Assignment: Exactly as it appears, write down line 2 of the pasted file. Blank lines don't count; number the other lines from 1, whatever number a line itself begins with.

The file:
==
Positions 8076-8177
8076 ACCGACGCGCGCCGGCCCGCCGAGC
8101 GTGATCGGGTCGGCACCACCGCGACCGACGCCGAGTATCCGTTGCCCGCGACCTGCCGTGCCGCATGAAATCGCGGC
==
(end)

8076 ACCGACGCGCGCCGGCCCGCCGAGC